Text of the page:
The courts alone must decide whether an offence has been committed. A review of the legislation governing the sale and use of fireworks was carried between 2001 and 2003, which included discussions between my Department and the Department of Trade and Industry. Following that review, the Government supported a Private Members Bill that introduced new regulations on the sale and use of fireworksthe Fireworks Act 2003.
Regulations were introduced in 2004, under the 2003 Act, to prohibit the use of fireworks after 11 pm (12 am on 5 November). They also ban the supply of excessively loud fireworks. These measures were partly brought in to protect animals.
Michael Jabez Foster: To ask the Secretary of State for Environment, Food and Rural Affairs how the British quota for white fish is allocated across the (a) over 10 m and (b) under 10 m sectors of the British fishing industry in England. 
At the beginning of each year, the United Kingdom receives a fixed percentage of the total allowable catch for each quota stock. Fisheries Administrations then calculate the UK quota which will be distributed to producer organisations and most other groups based on the aggregate of the fixed quota allocations (FQA) units held by members within each group. The membership of producer organisations mainly involves over 10 m vessels. Members of the under 10 m fleet, which fish against the under
10 m pool of quota, do not hold FQA units with their licences. Instead, units are held on a nominal dummy licence and the aggregate of these are used to calculate the opening allocation for these vessels. Some adjustments are then made to the quota which members might otherwise receive to boost their share of the UK quota for certain stocks before their opening quota is set.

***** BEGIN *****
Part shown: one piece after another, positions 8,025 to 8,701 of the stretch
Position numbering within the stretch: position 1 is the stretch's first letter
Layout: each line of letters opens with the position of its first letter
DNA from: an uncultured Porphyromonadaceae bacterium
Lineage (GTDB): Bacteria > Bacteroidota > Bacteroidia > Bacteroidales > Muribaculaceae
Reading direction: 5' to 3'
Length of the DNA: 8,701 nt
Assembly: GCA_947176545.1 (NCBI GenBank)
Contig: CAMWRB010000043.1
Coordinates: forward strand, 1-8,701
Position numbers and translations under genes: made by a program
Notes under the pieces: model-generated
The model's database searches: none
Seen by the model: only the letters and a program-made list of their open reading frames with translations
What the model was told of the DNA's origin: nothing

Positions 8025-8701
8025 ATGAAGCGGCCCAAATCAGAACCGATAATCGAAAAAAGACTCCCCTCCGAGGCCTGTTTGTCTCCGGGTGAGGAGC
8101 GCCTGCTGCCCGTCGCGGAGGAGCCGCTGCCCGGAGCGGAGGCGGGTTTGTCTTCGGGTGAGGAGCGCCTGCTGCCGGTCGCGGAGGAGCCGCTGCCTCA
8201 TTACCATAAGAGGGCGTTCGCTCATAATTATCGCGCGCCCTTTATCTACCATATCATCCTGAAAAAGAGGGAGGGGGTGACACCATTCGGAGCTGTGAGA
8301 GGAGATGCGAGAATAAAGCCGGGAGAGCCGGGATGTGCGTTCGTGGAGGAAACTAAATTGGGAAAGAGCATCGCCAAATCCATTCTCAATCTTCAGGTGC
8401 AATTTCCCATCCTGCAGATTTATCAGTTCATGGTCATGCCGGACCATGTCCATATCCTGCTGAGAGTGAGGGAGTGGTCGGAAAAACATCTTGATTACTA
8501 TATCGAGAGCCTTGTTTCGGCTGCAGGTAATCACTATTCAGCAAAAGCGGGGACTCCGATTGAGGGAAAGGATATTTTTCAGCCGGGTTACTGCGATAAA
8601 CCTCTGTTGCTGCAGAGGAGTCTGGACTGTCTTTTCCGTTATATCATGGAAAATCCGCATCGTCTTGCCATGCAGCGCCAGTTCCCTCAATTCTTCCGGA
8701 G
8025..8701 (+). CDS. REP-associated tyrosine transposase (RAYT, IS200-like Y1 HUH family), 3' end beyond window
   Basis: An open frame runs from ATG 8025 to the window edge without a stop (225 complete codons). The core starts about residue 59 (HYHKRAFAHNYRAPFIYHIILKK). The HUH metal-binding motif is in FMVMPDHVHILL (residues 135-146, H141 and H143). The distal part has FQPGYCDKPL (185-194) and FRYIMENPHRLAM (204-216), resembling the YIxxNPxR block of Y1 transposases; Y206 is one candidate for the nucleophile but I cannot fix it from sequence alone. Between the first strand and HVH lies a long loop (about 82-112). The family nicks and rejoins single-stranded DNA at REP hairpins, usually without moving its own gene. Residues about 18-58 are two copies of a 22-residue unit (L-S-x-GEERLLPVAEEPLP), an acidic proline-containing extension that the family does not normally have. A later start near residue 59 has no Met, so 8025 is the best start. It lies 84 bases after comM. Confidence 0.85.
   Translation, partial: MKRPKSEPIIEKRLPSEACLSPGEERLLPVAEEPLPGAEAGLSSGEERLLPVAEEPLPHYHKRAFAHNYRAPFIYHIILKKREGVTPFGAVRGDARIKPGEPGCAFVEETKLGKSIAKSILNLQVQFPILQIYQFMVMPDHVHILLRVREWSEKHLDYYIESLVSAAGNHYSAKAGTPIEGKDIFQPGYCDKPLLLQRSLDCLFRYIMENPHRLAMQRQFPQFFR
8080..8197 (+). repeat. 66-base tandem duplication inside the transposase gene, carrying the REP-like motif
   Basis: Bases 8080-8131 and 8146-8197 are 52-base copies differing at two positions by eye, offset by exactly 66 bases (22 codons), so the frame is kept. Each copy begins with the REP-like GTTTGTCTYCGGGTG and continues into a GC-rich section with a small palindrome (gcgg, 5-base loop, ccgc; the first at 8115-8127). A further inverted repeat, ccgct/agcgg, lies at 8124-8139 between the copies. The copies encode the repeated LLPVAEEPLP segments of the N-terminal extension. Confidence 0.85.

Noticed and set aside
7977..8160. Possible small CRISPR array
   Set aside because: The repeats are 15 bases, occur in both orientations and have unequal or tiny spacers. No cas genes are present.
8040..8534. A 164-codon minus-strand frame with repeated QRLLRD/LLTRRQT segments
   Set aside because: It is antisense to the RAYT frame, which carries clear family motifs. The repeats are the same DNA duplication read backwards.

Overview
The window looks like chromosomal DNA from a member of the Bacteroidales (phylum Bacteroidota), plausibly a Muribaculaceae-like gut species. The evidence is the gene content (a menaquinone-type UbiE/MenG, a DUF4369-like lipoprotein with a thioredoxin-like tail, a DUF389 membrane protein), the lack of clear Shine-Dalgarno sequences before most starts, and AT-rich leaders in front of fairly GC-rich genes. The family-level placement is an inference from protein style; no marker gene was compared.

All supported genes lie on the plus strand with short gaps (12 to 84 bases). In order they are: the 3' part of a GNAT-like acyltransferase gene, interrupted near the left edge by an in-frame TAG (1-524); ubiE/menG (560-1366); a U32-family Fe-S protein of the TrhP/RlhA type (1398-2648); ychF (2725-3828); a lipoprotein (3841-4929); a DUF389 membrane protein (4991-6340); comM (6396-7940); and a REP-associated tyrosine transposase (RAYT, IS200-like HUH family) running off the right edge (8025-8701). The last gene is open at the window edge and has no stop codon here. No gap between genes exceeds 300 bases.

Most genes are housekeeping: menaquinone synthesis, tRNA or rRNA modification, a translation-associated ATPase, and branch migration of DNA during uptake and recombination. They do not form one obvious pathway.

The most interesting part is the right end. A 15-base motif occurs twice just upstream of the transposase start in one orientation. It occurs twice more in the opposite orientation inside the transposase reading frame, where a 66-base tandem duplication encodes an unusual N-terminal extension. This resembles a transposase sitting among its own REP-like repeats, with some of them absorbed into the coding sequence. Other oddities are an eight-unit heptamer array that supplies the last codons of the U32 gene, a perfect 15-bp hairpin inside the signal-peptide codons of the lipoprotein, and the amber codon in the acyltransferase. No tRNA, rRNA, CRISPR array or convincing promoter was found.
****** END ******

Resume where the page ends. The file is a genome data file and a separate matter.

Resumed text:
Michael Jabez Foster: To ask the Secretary of State for Environment, Food and Rural Affairs how many fishing vessels are registered in the UK fishing industry; and what estimated number is in the (a) over 10 m and (b) under 10 m sector. 
Mr. Bradshaw: On 1 September 2006, there were 5,977 fishing vessels registered and licensed in the United Kingdom (excluding Islands). Of these, 1,458 were over 10 m in length and 4,519 were 10 m or under in length.
Mr. Peter Ainsworth: To ask the Secretary of State for Environment, Food and Rural Affairs how much (a) capital and (b) revenue funding was allocated to flood relief for financial year 2006-07; and what changes have been made to these allocations in the last six months. 
Ian Pearson: DEFRA funds most of the Environment Agency's flood-related work and grant aids individual capital improvement projects undertaken by local authorities and, in low-lying areas, internal drainage boards. The programme to manage risk is driven by these operating authorities; DEFRA does not build defences, nor direct the authorities on what specific projects to undertake.
|Allocation at start of financial year||Allocation now|
DEFRA grant to local authorities and internal drainage boards for capital coast protection improvement projects (which protect against coastal erosion but often also have significant benefits in terms of protection against flooding from the sea)
|Next Section||Index||Home Page|